The Bookshelf: the mirror

August 3rd, 2010



Upon first visiting the home of a friend, colleague, or romantic interest of sorts, I snoop. We all do, so admit it. I don't go as far as opening cabinets and closets, but I assess the order of the room, the art on the wall, and if there is a bookshelf, I am drawn to it with an almost irrepressible curiosity.

Aside from multitasking as efficient insolation during the blustery winter months, a wall of books intimately reveals the personality and interests of the person who stocked it. Upon a quick glance, one can gauge the owners level of education, the span of their interests, and to an extent, their ambitions in life. Are their shelves filled with travel books [and have the pages been dog-eared or the spines broken, indicating that they have actually traveled to these places]? Are they from Barnes & Noble or are they the type to get lost in secondhand bookstores? Are there any old or valuable books? Fiction? Non-fiction? Foreign Languages? Machiavelli, Edith Wharton, Capote, or Sedaris? Are there an alarming number of self-help books? Has their collection been contrived knowing that people like me will be perusing the titles and inferring broad personal conclusions from them? All these details piece together to construct a multifaceted persona that is likely to be more honest than their profile.

The words filling the pages on those shelves are as incriminating as the shelves themselves. Like any piece of furniture, the bookshelf is a bold representation of the owner's style, or lack thereof. If the shelf is of high quality, it suggests that the books, art, and collectibles they hold are prized possessions. Is it a built-in system or a midcentury modular system? This can indicate either a preference for stability or a propensity to pick up and go. At this point in my life, it is the latter that appeals to me, for its ease to assemble and disassemble, its multitude of arrangement possibilities, also for the clean minimalist aesthetic. In midcentury Danish design, Kai Kristiansen and Poul Cadovius designed the most popular modular shelving systems. Both systems are quite similar, but have notable aesthetic and mechanical differences. Kristianson's FM system or FM-reolen features metal wall standards and often rosewood storage pieces that creates a pleasing juxtaposition of utility and luxury. The Cado system, aptly named after Cadovius, is visually a bit warmer, with teak wall standards supporting the teak storage units with golden brass rods angled at a 45 to support the outer edge of the shelving units. So embrace your style, cultural knick-knacks, and conglomeration of literature, for even if your shelves are stocked with comics, romance novels, and Troll dolls, I believe it is of greater offense to have none at all.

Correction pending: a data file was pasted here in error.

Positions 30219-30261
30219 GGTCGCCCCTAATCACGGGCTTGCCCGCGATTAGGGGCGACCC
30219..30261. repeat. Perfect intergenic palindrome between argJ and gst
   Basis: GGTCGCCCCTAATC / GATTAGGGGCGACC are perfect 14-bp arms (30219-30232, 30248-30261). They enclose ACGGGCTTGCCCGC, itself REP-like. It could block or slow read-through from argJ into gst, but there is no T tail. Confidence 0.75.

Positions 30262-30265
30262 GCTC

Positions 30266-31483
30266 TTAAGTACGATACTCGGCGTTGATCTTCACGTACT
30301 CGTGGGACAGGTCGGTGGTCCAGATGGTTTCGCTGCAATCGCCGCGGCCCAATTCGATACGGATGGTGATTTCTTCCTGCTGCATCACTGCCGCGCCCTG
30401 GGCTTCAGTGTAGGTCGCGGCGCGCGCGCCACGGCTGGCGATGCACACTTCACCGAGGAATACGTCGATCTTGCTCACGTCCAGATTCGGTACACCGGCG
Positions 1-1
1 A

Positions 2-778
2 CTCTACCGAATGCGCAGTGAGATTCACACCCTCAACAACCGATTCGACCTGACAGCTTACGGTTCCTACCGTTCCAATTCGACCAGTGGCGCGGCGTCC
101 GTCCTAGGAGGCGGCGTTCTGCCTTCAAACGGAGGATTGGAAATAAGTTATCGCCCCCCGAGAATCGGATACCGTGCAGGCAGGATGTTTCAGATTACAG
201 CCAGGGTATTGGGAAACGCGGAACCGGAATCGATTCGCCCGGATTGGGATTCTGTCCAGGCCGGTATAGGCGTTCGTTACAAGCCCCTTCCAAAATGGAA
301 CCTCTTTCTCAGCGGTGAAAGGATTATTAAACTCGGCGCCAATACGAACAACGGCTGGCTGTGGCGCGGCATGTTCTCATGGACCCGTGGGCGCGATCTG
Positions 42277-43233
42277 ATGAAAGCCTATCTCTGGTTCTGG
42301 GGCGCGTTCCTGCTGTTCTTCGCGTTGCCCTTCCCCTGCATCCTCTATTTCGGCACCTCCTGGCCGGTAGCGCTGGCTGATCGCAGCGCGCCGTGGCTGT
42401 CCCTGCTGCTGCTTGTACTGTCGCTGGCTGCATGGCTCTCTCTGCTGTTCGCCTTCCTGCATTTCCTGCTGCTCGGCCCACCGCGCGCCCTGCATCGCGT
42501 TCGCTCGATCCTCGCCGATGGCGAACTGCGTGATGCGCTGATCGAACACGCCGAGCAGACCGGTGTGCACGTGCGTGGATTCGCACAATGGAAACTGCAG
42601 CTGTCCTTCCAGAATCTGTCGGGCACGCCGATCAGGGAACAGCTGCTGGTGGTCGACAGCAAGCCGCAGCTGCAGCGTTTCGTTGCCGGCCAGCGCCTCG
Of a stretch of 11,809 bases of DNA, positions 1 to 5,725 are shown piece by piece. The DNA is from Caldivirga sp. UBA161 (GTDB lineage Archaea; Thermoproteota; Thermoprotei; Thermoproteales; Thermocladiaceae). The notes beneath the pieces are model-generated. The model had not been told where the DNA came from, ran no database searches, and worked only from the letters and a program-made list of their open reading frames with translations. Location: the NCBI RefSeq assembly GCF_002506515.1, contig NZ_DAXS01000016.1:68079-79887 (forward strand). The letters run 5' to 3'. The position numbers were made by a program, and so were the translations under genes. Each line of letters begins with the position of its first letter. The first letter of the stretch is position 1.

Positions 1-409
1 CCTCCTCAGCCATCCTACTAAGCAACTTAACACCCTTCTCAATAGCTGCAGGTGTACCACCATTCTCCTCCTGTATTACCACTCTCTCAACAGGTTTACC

Caroline Engel for Danish Teak Classics

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